By on January 25, 2022

The final Volkswagen Passat has rolled off the assembly line in Chattanooga, Tennessee, ending the model’s extended run on the North American market.

Designed by Giorgetto Giugiaro and introduced in 1973 using the VW/Audi B1 platform, the Passat arrived in the United States as the Dasher and was sold as a midsized luxury vehicle to people in the market for an imported economy car. The model carried different names in other parts of the world and even saw a few unique monikers used in the U.S. (e.g. Quantum) to help differentiate between the hatchback, sedan, and wagon variants sold throughout the 1980s. But it was officially known as the (B2) Passat by 1990, regardless of format. 

Base models came equipped with a transversely mounted 1.6-liter outputting a rather meager (albeit acceptable for the time) 71 horsepower. Customers could opt for the VR6’s narrow-angle 2.8-liter unit, offering 172 hp and a top speed of 139 mph. Though most purchased versions are equipped with 1.8 or 2.0-liter engines, with Europeans being partial to the diesel variants.

Sales pitched up after the facelifted B4 model hit the scene in 1993 and continued to rise once the B5 resumed platform sharing with Audi in 1997. The model became an upscale option once again, proved by Volkswagen’s decision to begin offering versions with a 4.0-liter W8 late in its lifecycle. However, the majority of fifth-gen models came equipped with four or six-cylinder motors and front-wheel drive, though all-wheel drive remained available throughout most of the B5’s lifespan.

U.S. volume peaked in 2012 with 117,023 deliveries after the B6 had been retired. But it might not be a totally fair assessment because that was also the year holdover models were being sold alongside the larger Passat “New Midsize Sedan” designed specifically to cater to North American and Chinese customers. While the initial reception was positive, sales began to taper off and VW started offering fewer ways to configure the model. Thanks to the internet, Americans had also become aware that the smaller, European-market Passat came with glitzier options and a higher price.

By the end, the manufacturer was only offering the facelifted North American Passat with the default 2.0-liter TSI (174 hp) and six-speed automatic while China got an entirely new model. In 2021, Volkswagen reported it only managed to move 24,396 units inside the United States. China sold 124,402 examples  — making it easy to see the company opted to pull the Passat from one market and not the other.

VW mourned the loss of its midsized mainstay this week as executives publicly suggested it was for the best.

“Volkswagen is in the business of making memories, and for 50 years nearly two million Volkswagen owners made memories behind the wheel of a Passat,” stated Scott Keogh, President and CEO, Volkswagen Group of America. “For the thousands of our workers in Chattanooga, that is what makes their job special. And as we look to the future, with the Atlas and Atlas Cross Sport in high demand, and the assembly launch of our all-electric ID.4 SUV coming later this year, they’re ready to help America make millions more of those memories.”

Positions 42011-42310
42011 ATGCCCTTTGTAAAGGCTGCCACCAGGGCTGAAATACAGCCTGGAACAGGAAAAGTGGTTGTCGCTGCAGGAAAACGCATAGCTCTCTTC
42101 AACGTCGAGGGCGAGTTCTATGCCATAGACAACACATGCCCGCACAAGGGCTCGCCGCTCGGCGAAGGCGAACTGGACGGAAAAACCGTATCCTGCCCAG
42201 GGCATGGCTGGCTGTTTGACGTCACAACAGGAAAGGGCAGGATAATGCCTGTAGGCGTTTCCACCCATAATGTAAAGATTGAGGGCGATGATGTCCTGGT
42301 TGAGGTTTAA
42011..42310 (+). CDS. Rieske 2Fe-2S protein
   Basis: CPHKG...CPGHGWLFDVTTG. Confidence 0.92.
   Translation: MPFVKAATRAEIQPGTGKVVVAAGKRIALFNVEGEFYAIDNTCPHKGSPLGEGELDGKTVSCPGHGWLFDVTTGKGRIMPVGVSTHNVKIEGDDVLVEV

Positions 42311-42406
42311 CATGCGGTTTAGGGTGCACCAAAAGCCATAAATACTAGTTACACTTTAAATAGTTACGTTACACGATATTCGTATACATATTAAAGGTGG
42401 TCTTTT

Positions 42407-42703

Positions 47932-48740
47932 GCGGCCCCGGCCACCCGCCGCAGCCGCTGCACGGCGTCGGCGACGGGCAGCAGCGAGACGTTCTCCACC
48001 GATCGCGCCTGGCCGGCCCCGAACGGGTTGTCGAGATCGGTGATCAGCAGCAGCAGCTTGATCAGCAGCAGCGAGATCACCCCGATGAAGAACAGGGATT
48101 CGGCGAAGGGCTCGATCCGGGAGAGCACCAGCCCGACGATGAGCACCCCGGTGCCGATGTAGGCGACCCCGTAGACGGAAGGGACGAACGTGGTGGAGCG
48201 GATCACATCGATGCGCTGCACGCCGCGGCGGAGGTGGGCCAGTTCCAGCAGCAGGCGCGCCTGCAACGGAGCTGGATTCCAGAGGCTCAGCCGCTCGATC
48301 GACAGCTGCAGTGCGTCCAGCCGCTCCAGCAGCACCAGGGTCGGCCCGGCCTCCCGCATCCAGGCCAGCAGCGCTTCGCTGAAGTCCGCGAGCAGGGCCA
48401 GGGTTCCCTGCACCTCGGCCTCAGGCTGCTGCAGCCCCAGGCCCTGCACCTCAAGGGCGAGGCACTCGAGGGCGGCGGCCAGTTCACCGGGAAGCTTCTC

[Images: Volkswagen Group]

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49 Comments on “Volkswagen Passat Passes Away...”


  • avatar
    SCE to AUX

    “…for 50 years nearly two million Volkswagen owners made memories behind the wheel of a Passat”

    My memories of my B5.5 02 Passat are mostly bad. We parted ways at the 3/36 mark, coincident with the expiration of the warranty, because I knew I couldn’t afford to start paying for further repairs.

    • 0 avatar
      JMII

      My ’00 B5 Passat made it to 100k but it was literally falling apart. And sure enough things starting breaking as soon as the warranty ended. My main memory: the day I traded it in the sunroof switch broke. I wanted to drive it into a lake and collect the insurance money. Thanks to our Passat experience the wife has declared no more VW products for us. Shame because for the first 3 years of ownership it was a really nice car since at the time the B5 Passat was basically an Audi A4 with a different logo.

      • 0 avatar
        Urlik

        Sold my ‘99 with 185,000 miles on it 8 years ago. The B5 was definable the high point for the model. First car I ever modded and I loved every mile. Wanted an A4 but needed a back seat for a teen. It’ all A4 underneath but stretched a couple inches. ClubB5 was an awesome community for owners at the time as well.

      • 0 avatar

        “B5 Passat was basically an Audi A4 with a different logo.”

        Are you sure? May be A4 was Passat with different logo? But I know that A80 felt anything like Passat.

      • 0 avatar
        SCE to AUX

        “Thanks to our Passat experience the wife has declared no more VW products for us.”

        @JMII: Same here. I briefly expressed interest in an ID4, and that discussion ended very quickly.

  • avatar
    ajla

    A 2.5L NMS Passat would be welcome in my garage.

    • 0 avatar

      Passat’s got almost nothing to recommend it aside from interior space, and the offset steering wheel is unforgivable.

      • 0 avatar
        ajla

        I’ve been impressed by the longevity and simplicity of the 2.5L/6A combination. It is extremely off-brand for VW. I expect I could keep a Passat so equipped running fine until the sun explodes.

        • 0 avatar
          dal20402